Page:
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14. τὰ καλὰ καὶ τἀναντία τοὐτοις. This, the MSS. reading, retained by Heindorf, and recently by Kral, is, we think, right. παῦτα in l. 12 does not have its antecedent in the previous sentence, but is explained by τὰ καλὰ καὶ τἀναντία τούτοις. Protagoras in fact divides ‘goods’ into two classes, viz. (1) goods φύσει, (2) goods ἐξ ἐπιμελείας καὶ ἀσκήσεως καὶ διδαχῆς, and calls the former καλά, the implied examples being personal beauty, stature and health. Schanz's rejection of τὰ καλά is therefore needless.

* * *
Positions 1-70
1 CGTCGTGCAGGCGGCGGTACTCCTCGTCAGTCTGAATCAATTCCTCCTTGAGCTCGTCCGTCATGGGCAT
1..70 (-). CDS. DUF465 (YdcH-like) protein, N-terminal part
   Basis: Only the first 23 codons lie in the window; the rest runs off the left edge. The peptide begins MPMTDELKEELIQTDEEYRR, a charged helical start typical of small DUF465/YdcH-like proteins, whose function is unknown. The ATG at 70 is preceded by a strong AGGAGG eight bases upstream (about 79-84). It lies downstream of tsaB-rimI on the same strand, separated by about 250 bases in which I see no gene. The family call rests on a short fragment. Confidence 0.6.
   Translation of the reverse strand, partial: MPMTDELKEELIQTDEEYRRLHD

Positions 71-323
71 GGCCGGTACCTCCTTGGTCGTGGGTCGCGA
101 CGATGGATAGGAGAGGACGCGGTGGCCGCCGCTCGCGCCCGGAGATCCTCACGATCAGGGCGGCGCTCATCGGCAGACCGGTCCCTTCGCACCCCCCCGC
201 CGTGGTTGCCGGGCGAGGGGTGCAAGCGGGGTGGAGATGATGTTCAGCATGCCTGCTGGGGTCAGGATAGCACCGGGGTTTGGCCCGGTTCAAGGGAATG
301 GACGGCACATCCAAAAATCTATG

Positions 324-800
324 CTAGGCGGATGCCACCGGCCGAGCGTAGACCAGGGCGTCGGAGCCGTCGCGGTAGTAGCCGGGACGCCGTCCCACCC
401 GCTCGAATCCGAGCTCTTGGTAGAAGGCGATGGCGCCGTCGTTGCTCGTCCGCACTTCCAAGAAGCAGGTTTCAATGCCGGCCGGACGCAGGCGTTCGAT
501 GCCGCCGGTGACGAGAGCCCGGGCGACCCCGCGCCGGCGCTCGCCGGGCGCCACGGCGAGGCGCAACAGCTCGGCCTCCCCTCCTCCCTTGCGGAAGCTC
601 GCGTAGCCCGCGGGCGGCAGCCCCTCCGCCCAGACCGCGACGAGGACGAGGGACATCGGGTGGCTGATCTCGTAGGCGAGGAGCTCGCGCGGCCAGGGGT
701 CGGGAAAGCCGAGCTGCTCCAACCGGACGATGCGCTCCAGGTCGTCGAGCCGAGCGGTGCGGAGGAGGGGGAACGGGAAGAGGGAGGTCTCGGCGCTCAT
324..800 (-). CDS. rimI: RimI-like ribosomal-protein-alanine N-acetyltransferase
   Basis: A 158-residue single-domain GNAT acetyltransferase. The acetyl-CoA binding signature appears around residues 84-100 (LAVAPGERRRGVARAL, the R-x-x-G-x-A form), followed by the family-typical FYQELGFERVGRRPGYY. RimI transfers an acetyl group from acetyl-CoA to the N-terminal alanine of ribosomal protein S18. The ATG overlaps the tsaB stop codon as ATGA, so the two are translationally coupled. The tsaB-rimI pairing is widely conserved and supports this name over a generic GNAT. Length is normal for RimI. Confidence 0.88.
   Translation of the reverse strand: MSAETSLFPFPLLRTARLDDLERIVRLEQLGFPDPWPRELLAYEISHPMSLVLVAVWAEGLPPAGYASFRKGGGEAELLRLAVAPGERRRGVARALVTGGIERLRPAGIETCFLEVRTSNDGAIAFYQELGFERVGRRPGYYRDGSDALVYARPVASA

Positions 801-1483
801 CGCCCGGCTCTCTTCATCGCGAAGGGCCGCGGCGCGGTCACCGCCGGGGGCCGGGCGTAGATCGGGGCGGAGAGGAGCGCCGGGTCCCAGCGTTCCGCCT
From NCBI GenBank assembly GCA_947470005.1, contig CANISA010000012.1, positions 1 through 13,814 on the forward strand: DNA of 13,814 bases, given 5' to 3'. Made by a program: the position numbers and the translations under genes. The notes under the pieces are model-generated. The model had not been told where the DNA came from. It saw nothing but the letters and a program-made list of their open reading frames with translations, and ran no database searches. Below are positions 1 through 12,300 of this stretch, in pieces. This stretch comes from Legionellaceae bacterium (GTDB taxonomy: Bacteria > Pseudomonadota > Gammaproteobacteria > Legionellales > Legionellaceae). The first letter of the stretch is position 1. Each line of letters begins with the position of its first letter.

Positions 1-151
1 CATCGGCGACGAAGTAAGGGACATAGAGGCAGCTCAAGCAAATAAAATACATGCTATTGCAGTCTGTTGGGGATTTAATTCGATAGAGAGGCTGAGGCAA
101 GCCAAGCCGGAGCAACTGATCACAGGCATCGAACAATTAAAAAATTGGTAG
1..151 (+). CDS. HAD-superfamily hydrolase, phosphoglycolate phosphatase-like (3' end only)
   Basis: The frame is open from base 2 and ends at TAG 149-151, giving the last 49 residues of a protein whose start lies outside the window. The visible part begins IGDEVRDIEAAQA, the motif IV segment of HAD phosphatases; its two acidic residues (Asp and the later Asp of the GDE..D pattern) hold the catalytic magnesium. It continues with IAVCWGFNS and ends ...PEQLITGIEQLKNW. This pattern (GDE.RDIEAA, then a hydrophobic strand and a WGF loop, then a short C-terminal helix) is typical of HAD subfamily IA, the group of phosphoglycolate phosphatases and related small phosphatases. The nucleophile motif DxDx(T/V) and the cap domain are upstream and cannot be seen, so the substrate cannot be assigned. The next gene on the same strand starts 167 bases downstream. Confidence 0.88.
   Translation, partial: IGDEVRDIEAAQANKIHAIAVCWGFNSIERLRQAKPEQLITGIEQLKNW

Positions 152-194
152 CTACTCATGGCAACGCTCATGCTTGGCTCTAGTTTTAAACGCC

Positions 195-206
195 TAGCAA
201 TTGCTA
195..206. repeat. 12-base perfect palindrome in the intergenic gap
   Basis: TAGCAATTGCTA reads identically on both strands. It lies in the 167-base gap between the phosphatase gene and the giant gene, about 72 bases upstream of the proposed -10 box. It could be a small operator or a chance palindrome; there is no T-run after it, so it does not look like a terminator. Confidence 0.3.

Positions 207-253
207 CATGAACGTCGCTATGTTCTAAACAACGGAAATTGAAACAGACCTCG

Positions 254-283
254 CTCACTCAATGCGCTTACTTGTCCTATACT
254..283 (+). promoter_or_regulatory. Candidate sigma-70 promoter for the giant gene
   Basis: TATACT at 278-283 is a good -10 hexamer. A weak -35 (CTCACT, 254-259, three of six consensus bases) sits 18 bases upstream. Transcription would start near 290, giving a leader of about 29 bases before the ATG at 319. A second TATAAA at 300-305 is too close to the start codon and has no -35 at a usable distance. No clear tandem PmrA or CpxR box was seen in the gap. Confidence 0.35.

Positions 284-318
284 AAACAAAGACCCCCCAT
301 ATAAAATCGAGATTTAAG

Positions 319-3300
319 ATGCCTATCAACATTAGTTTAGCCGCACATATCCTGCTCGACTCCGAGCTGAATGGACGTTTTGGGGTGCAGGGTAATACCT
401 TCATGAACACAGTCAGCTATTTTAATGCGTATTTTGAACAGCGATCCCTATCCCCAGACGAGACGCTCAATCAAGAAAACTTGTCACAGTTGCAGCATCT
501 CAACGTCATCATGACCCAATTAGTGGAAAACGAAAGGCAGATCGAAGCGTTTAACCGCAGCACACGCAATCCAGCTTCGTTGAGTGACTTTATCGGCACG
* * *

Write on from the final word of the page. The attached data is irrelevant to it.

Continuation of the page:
The editors mostly read τὰ κακά, but (in spite of Ficinus' haec mala eorumque contraria) this would seem to be precluded by the μέν and δέ in ταῦτα μὲν γάρ and ὅσα δὲἀγαθά: the contrast requires that one class of goods shall be set over against another, and is much weakened if we put ‘evils’ in the foreground by reading τὰ κακά. Further, ταῦτα is too remote to be easily taken with τὰ κακά in the sense of ‘these evils’, whereas if we take the pronoun merely as anticipating τὰ κακά, then the statement becomes too wide: for not all κακά, not all ἀγαθά (τἀναντία τούτοις, on this view), come to men φύσει, as indeed the next clause states.

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